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Wednesday, April 18, 2012
Updated: April 23, 12:55 PM ET
Grind For Life

By Jeff DiNuznio
ESPN.com

The new bowl in New Smyrna Beach, Fla., where Grind For Life will take place.

Florida's New Smyrna Beach Skatepark will hold the third and final installmant of the 2012 Grind For Life (GFL) Skatepark series on April 28. The statewide contest circuit is the chief fundraiser for GFL, the small non-profit that provides cancer patients and their families with financial assistance to cover costs incurred by traveling for treatment.

GFL events were initially held in south Florida, where its larger mission emerged from the original fundraiser to help life-long skater and GFL founder Mike Rogers combat his second bout with sarcoma cancer 10 years ago. But Rogers soon discovered that "people were tired of traveling," he says. So GFL (whose board of directors includes legendary skater Andy Macdonald) created a roving series that visits various skateparks across the state, which in turn improved exposure and turnout for the festivities. "Every event there's a lot of people," Rogers said. "Not too many, just the right amount."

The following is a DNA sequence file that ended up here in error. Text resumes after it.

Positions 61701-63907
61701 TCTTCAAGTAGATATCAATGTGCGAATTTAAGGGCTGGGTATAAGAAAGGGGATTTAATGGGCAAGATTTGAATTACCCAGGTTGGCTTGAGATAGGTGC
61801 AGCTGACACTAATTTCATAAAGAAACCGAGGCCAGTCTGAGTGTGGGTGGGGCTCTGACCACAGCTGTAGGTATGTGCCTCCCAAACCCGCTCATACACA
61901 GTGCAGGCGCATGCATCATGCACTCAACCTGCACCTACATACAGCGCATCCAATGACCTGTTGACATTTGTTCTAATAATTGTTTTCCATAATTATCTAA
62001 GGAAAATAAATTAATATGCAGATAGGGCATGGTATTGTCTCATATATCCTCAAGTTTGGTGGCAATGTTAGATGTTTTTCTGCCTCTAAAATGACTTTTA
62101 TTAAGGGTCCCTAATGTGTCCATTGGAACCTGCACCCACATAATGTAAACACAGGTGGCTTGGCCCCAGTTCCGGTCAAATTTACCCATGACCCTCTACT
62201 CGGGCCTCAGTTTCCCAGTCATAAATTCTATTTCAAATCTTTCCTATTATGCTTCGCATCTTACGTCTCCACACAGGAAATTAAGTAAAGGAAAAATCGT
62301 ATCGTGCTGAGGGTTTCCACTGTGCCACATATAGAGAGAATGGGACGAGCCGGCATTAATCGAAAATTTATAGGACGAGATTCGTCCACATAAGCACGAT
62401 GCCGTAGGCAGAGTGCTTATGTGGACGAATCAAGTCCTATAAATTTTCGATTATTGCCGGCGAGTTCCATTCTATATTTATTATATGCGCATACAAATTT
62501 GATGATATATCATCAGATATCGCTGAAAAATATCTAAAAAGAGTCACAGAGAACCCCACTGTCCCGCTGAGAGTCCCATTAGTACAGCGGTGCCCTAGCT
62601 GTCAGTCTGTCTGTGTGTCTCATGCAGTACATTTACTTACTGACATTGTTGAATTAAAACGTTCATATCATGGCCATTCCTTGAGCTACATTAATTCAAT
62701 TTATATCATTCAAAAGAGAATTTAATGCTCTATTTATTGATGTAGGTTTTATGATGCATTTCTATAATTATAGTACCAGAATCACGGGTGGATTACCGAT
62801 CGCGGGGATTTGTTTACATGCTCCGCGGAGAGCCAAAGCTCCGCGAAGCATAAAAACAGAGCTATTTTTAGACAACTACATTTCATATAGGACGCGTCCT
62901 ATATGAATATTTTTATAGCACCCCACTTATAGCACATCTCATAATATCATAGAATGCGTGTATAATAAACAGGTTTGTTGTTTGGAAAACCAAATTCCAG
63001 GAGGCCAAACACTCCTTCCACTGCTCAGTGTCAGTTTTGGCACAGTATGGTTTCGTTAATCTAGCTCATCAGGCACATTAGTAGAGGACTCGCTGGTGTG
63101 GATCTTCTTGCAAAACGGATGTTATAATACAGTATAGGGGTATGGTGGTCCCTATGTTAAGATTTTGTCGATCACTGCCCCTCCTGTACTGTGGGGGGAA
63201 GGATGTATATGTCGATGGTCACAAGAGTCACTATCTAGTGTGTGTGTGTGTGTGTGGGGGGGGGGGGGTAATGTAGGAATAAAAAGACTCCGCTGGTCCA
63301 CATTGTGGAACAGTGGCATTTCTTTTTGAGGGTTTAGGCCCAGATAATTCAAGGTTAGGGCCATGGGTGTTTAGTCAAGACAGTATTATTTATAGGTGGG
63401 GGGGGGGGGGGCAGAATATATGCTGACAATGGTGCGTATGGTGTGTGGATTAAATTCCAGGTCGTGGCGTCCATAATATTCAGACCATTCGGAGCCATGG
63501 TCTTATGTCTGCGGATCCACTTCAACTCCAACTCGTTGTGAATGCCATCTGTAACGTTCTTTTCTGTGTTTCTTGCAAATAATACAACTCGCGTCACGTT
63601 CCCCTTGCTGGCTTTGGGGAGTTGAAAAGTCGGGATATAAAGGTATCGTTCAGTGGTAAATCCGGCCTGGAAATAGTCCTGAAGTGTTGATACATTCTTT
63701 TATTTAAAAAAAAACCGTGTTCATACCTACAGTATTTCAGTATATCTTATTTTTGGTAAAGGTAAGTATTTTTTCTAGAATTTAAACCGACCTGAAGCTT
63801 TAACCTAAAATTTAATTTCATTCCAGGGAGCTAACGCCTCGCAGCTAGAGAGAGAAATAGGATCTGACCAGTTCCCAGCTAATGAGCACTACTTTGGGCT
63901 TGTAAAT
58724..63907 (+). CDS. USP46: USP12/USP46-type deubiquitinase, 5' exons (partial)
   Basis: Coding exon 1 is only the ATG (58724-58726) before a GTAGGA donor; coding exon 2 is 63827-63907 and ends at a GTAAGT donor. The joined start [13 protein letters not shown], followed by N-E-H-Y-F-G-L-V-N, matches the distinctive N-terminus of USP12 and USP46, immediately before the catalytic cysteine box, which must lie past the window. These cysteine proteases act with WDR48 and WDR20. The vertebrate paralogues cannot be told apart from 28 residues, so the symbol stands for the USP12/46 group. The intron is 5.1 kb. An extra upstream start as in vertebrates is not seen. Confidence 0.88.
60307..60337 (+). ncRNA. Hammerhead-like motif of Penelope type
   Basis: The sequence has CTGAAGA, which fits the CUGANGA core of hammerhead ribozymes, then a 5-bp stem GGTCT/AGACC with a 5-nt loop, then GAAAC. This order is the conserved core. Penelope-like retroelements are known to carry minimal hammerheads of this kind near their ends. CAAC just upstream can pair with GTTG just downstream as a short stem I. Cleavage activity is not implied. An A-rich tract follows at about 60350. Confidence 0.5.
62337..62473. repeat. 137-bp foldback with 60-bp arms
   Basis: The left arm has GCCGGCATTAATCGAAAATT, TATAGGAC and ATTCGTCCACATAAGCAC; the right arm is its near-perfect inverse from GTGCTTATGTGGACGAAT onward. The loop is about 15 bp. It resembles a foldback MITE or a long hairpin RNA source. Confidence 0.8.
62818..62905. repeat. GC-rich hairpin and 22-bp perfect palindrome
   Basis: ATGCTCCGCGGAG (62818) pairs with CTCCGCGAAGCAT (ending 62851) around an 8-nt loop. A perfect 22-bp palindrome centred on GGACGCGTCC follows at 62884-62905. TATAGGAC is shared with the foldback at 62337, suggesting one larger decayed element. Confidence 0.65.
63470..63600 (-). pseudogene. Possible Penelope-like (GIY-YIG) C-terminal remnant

Each contest offers a different challenge. The series opened in February on the street course at the Skatepark of Tampa. Last month riders attacked the flow bowl at Fort Lauderdale's Ramp 48 park. April's contest will go down in New Smyrna's Amoeba Pool -- a three-pocket bowl with depths ranging from six to over nine feet, where portions of the surface feature a foot-and-a-half of vert.

Skaters battle across nine divisions, including several grom and adult categories, as well as a sponsored division for local pros. The 47 and over group has seen the biggest increase in competitors, Rogers said. "It's pretty rad to have people in there fifties still skating."

The proceeds -- generated by entry fees, raffles, and merchandise sales -- go directly to patients who apply for aid from GFL, like one 22-year-old who needed to visit a South Carolina facility specializing in treating her rare form of melanoma. Two days later, GFL had her covered.

"We help people when they need it now," he said, "and educate them on survival and recovery." Although they haven't had to deny anyone aid, Rogers said there are limits to what they can provide. "With the economy the way it is, whatever we can get is good." GFL says it has dispersed nearly $110,000 since 2003.